Last week, the State Department called the family of slain al Qaeda in the Arabian Peninsula propagandist Samir Khan twice to offer their condolences, a spokeswoman for the department said today.
Khan, a U.S. citizen, was killed in the same CIA airstrike in Yemen on Sept. 30 that killed Anwar al-Awlaki, another U.S. citizen and the alleged inspiration for recent terror attempts on the United States.
A U.S. consular official, in keeping with standard practice when an American is killed abroad, phoned Khan’s next of kin “to express our sympathy with the family,” spokeswoman Victoria Nuland said.
“This was an effort to reach out to the family of an American citizen and see if any further assistance was required of us,” she said, adding that no request was made.
Nuland said there have been no calls to Awlaki’s family because they are all Yemeni and live in Yemen.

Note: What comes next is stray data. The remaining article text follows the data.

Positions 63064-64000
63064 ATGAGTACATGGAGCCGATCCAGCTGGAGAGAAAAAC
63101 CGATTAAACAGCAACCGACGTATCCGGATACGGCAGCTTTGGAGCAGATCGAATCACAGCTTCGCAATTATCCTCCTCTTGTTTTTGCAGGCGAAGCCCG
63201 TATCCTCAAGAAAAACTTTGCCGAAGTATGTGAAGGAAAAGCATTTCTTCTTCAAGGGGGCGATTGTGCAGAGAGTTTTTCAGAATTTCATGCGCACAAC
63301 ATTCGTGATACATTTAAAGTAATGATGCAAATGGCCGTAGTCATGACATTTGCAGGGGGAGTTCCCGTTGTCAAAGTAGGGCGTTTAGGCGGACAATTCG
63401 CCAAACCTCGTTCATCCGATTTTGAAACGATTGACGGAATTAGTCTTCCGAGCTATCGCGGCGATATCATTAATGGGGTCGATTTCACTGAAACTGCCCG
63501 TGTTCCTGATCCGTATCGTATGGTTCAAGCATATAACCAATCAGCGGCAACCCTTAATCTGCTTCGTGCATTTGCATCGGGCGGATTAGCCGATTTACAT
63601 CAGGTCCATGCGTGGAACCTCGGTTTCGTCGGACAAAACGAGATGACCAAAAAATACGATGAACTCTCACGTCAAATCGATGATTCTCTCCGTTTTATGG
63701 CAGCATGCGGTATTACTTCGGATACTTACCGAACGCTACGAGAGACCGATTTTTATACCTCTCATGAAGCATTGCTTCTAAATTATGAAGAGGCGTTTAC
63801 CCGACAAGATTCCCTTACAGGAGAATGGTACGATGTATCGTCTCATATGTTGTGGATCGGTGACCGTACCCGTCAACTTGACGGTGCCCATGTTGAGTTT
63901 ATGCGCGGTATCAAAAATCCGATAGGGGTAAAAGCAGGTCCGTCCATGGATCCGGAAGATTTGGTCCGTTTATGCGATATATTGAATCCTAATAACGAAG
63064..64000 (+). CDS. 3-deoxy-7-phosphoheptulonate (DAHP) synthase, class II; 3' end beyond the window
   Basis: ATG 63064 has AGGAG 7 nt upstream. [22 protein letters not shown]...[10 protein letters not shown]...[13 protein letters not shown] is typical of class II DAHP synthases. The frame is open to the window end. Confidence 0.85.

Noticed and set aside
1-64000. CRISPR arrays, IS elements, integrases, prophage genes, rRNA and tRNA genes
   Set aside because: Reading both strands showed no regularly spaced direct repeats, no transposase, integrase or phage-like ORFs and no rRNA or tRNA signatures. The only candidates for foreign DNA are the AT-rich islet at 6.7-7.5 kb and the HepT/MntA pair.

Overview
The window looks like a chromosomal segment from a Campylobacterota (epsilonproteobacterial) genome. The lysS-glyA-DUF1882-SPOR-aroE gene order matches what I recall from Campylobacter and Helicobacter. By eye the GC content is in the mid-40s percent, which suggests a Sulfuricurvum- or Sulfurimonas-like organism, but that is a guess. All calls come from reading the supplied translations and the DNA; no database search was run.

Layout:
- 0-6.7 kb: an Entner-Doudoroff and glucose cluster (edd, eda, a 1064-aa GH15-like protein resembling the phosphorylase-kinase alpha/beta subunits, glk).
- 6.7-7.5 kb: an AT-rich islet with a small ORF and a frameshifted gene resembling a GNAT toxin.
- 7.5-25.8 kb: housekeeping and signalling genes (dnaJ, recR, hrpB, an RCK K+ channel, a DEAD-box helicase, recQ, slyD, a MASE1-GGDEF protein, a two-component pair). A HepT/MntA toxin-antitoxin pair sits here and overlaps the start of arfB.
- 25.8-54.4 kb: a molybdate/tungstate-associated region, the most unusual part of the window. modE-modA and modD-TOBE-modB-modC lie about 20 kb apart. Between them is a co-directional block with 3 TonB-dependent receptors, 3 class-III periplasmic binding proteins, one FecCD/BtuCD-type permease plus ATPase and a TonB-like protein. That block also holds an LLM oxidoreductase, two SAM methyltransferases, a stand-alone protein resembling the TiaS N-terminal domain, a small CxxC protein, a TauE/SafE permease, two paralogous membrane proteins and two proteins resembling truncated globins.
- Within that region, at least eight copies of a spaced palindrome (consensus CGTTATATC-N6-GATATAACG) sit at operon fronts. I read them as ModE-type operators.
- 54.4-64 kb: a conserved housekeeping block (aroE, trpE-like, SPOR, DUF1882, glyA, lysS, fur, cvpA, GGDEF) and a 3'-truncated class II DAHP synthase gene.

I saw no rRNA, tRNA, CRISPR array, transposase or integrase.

The first call was made on Monday to Khan’s uncle after he was appointed by the family as his next of kin. A second call was made to Khan’s father last Thursday, also expressing condolences. The calls were first reported by the Charlotte Observer, quoting Khan’s family.
Nuland said the delay in calling the family was caused by efforts to identify next of kin. She said she was unaware there was any discussion on the calls about how Khan was killed.
The 25-year-old Khan was born in Saudi Arabia to a Pakistani family and later lived in the United States with his parents. He grew up in New York and then moved to North Carolina, where he began writing a pro-al Qaeda blog. He later traveled to Yemen, where he began publishing the al Qaeda magazine “Inspire,” which encouraged terror attacks on the West.